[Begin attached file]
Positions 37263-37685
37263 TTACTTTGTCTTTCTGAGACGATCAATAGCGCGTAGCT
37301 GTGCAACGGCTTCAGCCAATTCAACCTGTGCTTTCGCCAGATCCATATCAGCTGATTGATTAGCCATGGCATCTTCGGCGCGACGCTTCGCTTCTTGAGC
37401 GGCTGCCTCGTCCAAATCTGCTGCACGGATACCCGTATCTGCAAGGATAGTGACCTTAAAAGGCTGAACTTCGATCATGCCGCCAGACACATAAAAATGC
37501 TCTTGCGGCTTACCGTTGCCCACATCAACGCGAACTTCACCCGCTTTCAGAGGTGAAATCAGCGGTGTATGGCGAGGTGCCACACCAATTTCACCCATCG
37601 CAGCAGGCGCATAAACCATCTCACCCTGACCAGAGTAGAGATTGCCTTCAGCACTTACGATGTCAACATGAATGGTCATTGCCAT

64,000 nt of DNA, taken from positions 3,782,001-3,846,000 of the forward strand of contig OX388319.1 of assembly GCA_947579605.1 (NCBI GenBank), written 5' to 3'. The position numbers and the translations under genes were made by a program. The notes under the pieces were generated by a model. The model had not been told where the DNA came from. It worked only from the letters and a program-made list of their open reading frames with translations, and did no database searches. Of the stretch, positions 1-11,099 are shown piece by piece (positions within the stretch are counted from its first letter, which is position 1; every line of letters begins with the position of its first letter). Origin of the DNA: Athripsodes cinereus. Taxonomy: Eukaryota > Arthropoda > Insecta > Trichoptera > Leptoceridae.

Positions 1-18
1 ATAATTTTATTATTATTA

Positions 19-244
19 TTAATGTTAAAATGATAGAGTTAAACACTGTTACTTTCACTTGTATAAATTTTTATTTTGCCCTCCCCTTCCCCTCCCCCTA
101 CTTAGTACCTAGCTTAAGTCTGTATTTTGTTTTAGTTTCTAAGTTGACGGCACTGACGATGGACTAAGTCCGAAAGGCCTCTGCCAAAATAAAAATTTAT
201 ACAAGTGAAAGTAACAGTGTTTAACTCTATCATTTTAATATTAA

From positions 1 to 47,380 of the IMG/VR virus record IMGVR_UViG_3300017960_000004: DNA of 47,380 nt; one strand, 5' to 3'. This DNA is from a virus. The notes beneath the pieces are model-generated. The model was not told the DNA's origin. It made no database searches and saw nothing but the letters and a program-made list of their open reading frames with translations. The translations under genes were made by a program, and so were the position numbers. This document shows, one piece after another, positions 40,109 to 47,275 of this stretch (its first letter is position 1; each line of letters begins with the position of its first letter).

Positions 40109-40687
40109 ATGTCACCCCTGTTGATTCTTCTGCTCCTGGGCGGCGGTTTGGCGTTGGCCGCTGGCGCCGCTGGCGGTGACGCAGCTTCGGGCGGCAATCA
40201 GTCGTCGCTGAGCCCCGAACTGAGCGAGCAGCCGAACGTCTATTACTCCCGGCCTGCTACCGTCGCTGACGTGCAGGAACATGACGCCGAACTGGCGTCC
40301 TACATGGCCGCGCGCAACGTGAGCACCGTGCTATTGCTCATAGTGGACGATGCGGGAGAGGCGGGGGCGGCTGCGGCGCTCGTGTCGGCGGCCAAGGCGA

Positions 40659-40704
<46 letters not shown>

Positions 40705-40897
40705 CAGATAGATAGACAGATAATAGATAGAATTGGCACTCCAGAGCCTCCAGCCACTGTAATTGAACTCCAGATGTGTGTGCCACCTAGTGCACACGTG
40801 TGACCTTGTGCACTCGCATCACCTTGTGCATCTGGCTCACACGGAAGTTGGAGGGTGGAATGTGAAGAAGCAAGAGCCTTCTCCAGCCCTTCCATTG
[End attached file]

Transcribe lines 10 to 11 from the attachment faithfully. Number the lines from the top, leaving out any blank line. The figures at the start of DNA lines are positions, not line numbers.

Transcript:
Positions 19-244
19 TTAATGTTAAAATGATAGAGTTAAACACTGTTACTTTCACTTGTATAAATTTTTATTTTGCCCTCCCCTTCCCCTCCCCCTA